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Jeff Beck & The Big Town Playboys – Crazy Legs (1993)

lpfrontcover1Oh yes, the many sides of Jeff Beck:

Crazy Legs is a studio album by Jeff Beck and the Big Town Playboys, released on 29 June 1993. The recording is an album of Gene Vincent songs. The album is considered to be a tribute to Gene Vincent and His Blue Caps, and in particular to Vincent’s early guitarist Cliff Gallup, whom Beck recognized as his biggest influence.

The album peaked at No. 171 on the Billboard 200 chart.

Jeff Beck has made many strange albums, but none were ever quite as strange as this. With the Big Town Playboys offering support, Beck rips through 18 Gene Vincent numbers (not “Be-Bop-a-Lula,” however), paying tribute to Vincent’s guitarist, Cliff Gallup. Beck sounds terrific as he reconstructs Gallup’s parts, but he doesn’t add anything to the originals. Still, Crazy Legs is a fun listen and offers many insights into Beck’s playing, if not Gallup’s. (by Stephen Thomas Erlewine)
Crazy Legs is Jeff Beck’s tribute to the player who inspired him to pick up the guitar, Cliff Gallup of Gene Vincent and the Blue Caps. The fact that this collection of rockabilly tunes is also one of the liveliest albums of Beck’s long career also underscores the fact that the brilliant guitarist is one of rock’s greatest underachievers. Apparently unable to sustain working relationships with players as strong as those in his early groups, Beck has become a top-dollar guitarist for hire who has traded sustained musicality for isolated moments of virtuosity.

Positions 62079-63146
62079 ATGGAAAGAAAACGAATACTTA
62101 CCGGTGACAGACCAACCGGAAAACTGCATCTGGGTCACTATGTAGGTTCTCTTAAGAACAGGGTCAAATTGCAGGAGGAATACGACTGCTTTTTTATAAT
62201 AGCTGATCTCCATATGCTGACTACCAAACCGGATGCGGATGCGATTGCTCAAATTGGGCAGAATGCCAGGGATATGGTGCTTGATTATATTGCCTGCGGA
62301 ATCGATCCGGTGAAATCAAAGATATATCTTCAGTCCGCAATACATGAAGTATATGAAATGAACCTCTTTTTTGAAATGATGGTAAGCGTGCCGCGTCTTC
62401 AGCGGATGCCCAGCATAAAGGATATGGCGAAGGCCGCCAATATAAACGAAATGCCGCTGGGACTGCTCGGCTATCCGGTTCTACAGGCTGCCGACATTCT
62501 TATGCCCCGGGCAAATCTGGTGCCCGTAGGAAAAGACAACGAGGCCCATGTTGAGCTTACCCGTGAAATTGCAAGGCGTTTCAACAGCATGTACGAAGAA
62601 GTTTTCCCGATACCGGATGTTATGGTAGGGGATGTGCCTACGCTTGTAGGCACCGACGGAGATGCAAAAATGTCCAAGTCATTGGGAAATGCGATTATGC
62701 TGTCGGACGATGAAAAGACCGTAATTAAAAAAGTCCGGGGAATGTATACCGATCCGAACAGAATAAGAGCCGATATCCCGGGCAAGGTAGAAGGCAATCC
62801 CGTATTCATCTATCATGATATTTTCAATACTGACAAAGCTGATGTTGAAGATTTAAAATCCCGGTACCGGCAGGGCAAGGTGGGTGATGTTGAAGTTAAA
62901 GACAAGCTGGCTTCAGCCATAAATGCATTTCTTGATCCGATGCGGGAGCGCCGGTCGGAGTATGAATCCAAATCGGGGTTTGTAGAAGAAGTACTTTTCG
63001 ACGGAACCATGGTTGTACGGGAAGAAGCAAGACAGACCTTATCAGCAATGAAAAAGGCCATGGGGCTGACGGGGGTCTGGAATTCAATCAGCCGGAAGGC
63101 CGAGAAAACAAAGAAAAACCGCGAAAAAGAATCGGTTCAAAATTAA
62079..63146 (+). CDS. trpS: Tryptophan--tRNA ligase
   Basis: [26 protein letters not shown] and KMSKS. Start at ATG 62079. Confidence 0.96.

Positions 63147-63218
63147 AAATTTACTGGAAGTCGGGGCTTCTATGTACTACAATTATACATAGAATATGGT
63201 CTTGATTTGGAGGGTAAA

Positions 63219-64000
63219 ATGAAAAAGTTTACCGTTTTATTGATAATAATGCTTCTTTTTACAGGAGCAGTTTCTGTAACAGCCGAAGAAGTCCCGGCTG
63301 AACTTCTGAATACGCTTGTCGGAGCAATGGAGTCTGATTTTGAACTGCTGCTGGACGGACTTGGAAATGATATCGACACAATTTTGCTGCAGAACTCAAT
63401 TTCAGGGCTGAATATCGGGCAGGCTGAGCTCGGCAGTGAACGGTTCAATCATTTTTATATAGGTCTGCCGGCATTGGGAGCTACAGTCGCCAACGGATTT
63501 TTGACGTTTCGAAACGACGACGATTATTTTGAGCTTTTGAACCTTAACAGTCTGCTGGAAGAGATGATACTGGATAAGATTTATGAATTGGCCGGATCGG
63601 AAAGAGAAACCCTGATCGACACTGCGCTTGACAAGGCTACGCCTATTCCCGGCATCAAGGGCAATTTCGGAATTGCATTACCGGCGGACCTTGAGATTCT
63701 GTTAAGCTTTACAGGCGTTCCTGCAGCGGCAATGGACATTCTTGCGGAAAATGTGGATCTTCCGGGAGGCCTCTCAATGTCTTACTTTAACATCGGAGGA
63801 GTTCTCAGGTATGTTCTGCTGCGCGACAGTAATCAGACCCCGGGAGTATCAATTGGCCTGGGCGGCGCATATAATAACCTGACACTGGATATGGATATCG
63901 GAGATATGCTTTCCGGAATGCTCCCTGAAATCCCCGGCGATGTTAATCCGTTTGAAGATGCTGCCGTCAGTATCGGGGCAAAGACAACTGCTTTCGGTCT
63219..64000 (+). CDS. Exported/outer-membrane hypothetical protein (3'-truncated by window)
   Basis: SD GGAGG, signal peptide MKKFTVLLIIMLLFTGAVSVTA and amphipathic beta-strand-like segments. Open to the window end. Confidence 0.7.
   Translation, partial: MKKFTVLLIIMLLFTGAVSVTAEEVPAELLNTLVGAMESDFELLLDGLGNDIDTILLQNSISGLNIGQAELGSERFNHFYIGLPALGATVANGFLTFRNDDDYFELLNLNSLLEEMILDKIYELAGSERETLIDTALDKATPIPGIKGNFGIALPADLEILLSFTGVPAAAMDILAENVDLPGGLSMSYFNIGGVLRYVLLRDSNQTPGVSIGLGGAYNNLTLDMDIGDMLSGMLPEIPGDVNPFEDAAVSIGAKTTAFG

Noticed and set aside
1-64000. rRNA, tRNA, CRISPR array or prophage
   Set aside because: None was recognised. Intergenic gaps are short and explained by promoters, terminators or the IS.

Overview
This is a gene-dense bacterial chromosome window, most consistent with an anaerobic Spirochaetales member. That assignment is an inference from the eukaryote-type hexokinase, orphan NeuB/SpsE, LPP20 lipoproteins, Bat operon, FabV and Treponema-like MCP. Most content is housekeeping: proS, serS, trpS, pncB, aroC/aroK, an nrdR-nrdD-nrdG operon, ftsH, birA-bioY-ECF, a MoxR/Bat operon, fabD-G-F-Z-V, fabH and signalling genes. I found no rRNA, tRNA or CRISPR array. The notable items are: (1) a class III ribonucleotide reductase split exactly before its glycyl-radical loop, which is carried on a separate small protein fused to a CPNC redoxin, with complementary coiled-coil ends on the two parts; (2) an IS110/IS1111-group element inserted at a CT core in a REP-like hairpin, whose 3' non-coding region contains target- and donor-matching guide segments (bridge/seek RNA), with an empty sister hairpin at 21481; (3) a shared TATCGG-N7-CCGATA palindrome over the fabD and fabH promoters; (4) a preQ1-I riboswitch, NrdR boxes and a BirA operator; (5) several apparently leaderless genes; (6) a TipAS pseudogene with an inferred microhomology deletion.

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But slumming with the Big Town Playboys, a respected British revival group, Beck is not just flashy window dressing but the lightning rod in a red-hot combo.
Beck has said that his biggest challenge in mastering rockabilly, a style that calls for the guitarist to mix single-note runs with snappy clusters of chords, was learning to play without the volume and distortion that has informed his playing since his mid-’60s tenure with the Yardbirds. That’s what gives Crazy Legs its swing, for instead of dominating the music with sheer sonic muscle, Beck achieves the same end by bouncing his encyclopedic bag of riffs off a rippling rhythm section of drums and stand-up bass. Throughout these 18 well-chosen selections, Beck is equally apt to whip out a propulsive rhythm (“Lotta Lovin'”), a string of arpeggios (“Blues Stay Away From Me”) or a wildly scrambled solo (“Cruisin'”). If guitarists earned degrees, Crazy Legs would be Beck’s thesis toward a doctorate in rockabilly.